In many disciplines in the social sciences and humanities, research is increasingly dealing with large scale text corpora that require the use of advanced NLP tools to process them and extract information. However, to date, most existing algorithms focus on the topical organization (e.g., bag-of-words based LDA) and relatively simple grammatical (e.g., subjects and objects of the discussion, adverbials of place, time, etc.) and semantic structures (e.g., sentiment) of the text, while more complex meanings remain difficult to extract. This talk introduces the EU-funded research project INFOCORE’s strategy to algorithmically detecting calls for action, and discusses the involved challenges, available tools and further developments in the case of conflict discourse. At the same time, it sets out a more general approach to integrating existing algorithms to enable the detection of implicit, more complex semantic structures.
In the focus of INFOCORE’s research is the role media plays in violent conflicts and whether it can be used to predict phases of peace and violence. As escalation or de-escalation depends on coordinated social action, media texts calling for specific courses of action play a critical role in understanding the dynamics of violent conflict. To capture what agendas are presented in various kinds of media, we aim to extract calls for action from news coverage – patterns of semantic information that expresses dissatisfaction with the current state of affairs and calls, hopes, orders, etc. to change the status quo.
This information can be expressed in texts explicitly, using lexical (modal verbs) or grammatical (imperative sentences) markers. However, many calls for action are also formulated implicitly, when a piece of text can be interpreted as calling for action only after taking cotext and context into account. Identifying explicit calls for action is therefore not sufficient to detect what agendas are being formulated, but must be augmented with strategies capable of detecting meanings that are merely implied.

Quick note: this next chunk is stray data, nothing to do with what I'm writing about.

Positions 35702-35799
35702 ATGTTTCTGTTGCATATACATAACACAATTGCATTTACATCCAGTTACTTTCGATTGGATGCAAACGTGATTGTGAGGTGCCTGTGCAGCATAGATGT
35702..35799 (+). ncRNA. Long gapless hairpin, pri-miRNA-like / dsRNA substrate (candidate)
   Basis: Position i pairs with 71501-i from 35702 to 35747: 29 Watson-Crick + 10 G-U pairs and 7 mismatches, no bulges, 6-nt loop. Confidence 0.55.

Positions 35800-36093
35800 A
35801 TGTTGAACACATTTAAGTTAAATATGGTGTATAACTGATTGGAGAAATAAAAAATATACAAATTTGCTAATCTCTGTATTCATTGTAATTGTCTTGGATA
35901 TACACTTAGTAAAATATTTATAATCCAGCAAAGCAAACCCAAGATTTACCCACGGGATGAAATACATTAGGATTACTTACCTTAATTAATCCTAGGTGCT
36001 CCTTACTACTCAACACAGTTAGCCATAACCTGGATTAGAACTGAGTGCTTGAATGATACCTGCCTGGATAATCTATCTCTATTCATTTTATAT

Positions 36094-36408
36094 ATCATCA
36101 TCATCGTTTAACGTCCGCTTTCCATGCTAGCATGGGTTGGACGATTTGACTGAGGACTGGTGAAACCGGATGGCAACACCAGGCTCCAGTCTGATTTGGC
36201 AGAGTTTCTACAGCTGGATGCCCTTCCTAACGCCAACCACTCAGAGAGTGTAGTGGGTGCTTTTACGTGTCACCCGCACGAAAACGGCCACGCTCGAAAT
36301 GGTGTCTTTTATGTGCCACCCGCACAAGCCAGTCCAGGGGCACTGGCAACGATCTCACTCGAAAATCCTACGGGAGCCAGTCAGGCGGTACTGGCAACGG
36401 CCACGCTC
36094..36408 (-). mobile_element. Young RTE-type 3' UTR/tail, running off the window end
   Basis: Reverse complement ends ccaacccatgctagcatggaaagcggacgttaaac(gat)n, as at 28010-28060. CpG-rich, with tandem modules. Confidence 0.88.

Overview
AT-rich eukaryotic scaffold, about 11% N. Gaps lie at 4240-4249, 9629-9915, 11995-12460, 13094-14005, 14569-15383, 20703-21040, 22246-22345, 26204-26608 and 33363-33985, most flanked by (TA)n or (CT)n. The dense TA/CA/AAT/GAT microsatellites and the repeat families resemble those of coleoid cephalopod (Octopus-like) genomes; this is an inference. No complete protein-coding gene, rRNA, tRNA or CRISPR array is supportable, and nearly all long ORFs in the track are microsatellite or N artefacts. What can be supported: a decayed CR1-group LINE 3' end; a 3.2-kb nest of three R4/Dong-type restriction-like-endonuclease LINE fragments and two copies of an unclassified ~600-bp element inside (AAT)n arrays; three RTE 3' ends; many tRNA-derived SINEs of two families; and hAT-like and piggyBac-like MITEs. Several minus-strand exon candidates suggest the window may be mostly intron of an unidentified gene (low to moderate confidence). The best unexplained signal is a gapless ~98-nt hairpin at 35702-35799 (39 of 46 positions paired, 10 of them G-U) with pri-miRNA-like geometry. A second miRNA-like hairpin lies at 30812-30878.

Furthermore, to be able to predict the development of the conflict, it is important to know what exactly is being called for. In this study, we distinguish between various kinds of calls for cooperative solutions, such as ceasefire, peace talks, humanitarian help, financial support, etc.; restrictive solutions, such as fighting, aggression, sanctions or prosecution; calls for not doing something; calls to change the current state of affairs with no certain actions specified. Thus our classification routine can be broken down into two steps: extracting calls for action in the first, and classifying them in accordance with the developed taxonomy in the second.
Considering the complexity of the identification and classification task, our strategy was to first survey existing tools and solutions, and integrate suitable packages into our own tools. The integration was done within the framework of the open source, python based content analysis platform AmCAT, and draws upon open source machine learning libraries (e.g., WEKA, scikit-learn) and various NLP tools (e.g., Stanford CoreNLP). Throughout the development process, we recurrently validated the classification results for various algorithms with different parameters (e.g., Naive Bayes, k-nearest neighbours, SVM). The classifiers with default settings turned out to produce sizeable amounts of misclassification, which were effectively removed by adding tailored features that represent grammar and lexical peculiarities of calls for action to the model, resulting into overall accuracy of 82.2% (however, improving only modestly over the baseline of tf-idf weighted n-grams so far). The analytic algorithm thus provides a platform to which additional features can be added, integrating further information from other existing tools to increase the model’s power for structuring and analyzing the considerable variance of natural discourse text.
The suggested approach, as well as our algorithm, can be easily transferred and adjusted for use in other domains, e.g., classifying emails and notes as tasks or requests, extracting recommendations and suggestions from user reviews, etc. In this vein, we discuss new venues for using open source software for research purposes and applying its results to solve concrete challenges in the industry.